Of course, you can’t be a meth cook without cooking some meth, so this episode gets around to what the next plans are for the Breaking Bad baldies. This episode also covers how Walt still needs to literally pay his dues. And he doesn’t like it one bit.
In this episode, we learn that everyone associated with the operation has had their hazard pay confiscated, and Mike wants to provide them what they were promised. This isn’t just for keeping them all quiet, I think. Mike has loyalty to the people he put in harm’s way, and he doesn’t take that lightly. I think another bonus for him is that he gets to screw over Walt by taking a cut of his profits to set things right. Because of the nature of Gus’s assassination, it is ultimately Walt’s fault that the money was discovered, and his blame is evident in that exchange near the end of the episode where Mike systematically takes stack after stack away, ripping open a wound for Walt with all the subtlety of rib spreaders.
In this episode, we got to see Saul being Saul, which is a thing of beauty. Odenkirk has a great rhythm with the character. In the search for the right location to set up shop, we eventually see that Walt lands on a plan that would thumb his nose at the whole damn world. He is so full of bravado that he sees no reason not to hide in plain sight. He feels so invincible that it appears he feels he can’t be caught. It’s a bit of a glimpse back to the episode where Walt and Skyler have sex in the car outside the school, stating that it was so great because it was illegal. He is getting a thrill out of this. The cat and mouse thing is his meth, and he gets his bump every time he cooks a batch.
The solution to their location problem lets us know what they were hinting at during the season 5 preview AMC shared with us earlier this year (Bryan Cranston said that if they panned a little to the left that it would give away a major plot point), as well as possibly helping to explain this Twitter-tease sent by Aaron Paul earlier this year:
Shooting on location can be so classy sometimes. twitter.com/aaronpaul_8/st…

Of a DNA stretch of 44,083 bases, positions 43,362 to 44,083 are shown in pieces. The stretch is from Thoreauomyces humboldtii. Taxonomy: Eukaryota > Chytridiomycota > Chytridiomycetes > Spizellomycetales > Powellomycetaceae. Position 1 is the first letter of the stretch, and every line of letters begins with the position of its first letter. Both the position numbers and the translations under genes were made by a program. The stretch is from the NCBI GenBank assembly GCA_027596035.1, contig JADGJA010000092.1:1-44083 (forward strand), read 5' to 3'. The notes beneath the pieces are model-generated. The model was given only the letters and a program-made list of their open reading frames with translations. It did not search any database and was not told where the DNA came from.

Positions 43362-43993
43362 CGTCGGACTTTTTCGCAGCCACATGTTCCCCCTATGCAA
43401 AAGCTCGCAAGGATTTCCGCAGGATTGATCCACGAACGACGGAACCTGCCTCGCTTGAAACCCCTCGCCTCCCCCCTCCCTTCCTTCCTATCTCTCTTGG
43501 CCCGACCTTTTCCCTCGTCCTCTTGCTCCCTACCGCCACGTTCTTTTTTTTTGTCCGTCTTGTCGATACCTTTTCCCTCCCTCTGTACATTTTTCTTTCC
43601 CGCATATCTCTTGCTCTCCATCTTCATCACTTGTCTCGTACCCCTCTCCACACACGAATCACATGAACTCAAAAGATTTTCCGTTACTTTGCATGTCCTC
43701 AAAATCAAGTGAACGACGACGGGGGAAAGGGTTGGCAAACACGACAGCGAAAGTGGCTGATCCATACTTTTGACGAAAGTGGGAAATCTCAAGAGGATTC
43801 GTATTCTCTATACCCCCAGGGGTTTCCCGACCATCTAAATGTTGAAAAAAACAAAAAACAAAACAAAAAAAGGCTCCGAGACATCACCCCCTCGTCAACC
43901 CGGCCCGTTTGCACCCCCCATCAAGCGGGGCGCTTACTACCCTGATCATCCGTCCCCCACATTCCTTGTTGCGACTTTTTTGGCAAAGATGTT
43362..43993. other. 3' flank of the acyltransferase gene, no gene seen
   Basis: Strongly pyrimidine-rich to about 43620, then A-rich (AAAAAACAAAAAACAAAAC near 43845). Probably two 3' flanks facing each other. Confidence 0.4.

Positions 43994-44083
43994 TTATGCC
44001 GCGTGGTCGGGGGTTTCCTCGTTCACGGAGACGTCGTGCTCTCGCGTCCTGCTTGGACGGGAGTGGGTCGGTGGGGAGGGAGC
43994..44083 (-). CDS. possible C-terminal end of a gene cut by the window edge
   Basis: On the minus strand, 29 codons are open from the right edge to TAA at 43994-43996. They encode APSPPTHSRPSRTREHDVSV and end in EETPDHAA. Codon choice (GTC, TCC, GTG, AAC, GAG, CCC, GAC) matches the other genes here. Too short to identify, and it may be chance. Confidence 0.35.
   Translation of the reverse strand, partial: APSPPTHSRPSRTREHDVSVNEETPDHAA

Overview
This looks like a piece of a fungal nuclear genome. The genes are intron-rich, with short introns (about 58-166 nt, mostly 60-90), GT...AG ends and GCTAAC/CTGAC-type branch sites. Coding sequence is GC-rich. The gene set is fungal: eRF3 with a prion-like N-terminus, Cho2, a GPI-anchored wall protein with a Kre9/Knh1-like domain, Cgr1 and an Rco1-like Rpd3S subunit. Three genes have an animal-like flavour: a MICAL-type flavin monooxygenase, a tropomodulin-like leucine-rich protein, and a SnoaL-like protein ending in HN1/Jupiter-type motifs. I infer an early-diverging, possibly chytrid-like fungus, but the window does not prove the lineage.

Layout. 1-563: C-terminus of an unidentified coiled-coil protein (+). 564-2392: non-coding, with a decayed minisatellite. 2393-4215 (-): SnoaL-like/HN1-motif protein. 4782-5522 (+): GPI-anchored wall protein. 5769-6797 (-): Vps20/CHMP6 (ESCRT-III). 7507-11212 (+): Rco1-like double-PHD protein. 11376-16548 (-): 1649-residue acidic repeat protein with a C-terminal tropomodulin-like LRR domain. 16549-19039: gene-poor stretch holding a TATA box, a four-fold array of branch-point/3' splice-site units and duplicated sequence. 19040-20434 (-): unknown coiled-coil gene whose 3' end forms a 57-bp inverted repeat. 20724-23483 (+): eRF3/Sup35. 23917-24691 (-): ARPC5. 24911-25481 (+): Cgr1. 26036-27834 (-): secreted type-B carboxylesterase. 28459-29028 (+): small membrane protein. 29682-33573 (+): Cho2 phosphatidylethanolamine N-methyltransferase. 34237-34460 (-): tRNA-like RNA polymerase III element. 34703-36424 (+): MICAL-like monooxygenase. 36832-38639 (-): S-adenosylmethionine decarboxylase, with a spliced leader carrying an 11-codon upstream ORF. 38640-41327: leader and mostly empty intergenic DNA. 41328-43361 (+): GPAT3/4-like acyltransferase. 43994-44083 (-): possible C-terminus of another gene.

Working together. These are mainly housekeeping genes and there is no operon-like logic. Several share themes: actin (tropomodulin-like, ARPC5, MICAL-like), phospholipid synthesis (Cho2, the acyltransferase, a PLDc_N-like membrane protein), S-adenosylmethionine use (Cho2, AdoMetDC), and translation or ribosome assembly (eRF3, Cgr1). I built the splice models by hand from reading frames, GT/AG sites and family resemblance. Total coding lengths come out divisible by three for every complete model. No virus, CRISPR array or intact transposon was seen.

— Aaron Paul (@aaronpaul_8) May 19, 2012
One mystery solved.
Once again, it’s Jesse who helps solve a problem of getting the equipment into the house and taking it down again without it being really obvious or too complicated. In the scene of their first tent cook, we are treated to a great montage set to “On a Clear Day You Can See Forever” by The Peddlers. I loved that music choice. Later, while Walt and Jesse are having a beer, we see Walt trying to break up Jesse and Andrea by encouraging him to be honest with her about what he does and has done. He’s not comfortable with Jesse so near Brock and wants them out of the picture. Jesse feels really uneasy about his deception, as Jesse would, once he’s been confronted with it. The scene with Walt on the couch next to Brock was chilling.
One of the best scenes was Skyler’s break down. The shut ups were perfect, and sort of reminded me of the great scene in American Beauty where Oscar-nominated Annette Bening slaps herself and slumps to the floor weeping. A perfect meltdown we knew was coming. For Walt to then protect himself from Marie’s prying by divulging Skyler’s affair with Ted shows his lack of sensitivity to her, soiling the relationship between her and her sister.
In the end, we see as the garage door shuts on Jesse, that Walt’s “getting too close to the sun” speech has shed some light on Walt for him (pun intended), and he’s not really certain what to do with that. After finding out (so he thinks) that he almost killed Walt for a his own carelessness, he feels a responsibility to Walt much like Mike feels a responsibility to his guys. This episode was about loyalty and what it could potentially take to break it.
My only beef with it is the timeframe. We learn here that in the 4 seasons of the show that we have literally gone through 4 seasons, 1 year. That’s a lot of shit to happen in such a short time. I don’t know how long I expected it to have been, but for Walt to get into the business, build a reputation for himself, take down no fewer than 3 major players (4 if you count Tio), move out and back in with his wife, get cured of cancer, have his brother-in-law paralyzed and regain the ability to walk, and have his partner in the hospital 2x and at least one other time in rehab, it seems like a lot.
But if timeline is the thing that I’m hung up on, I guess I can deal.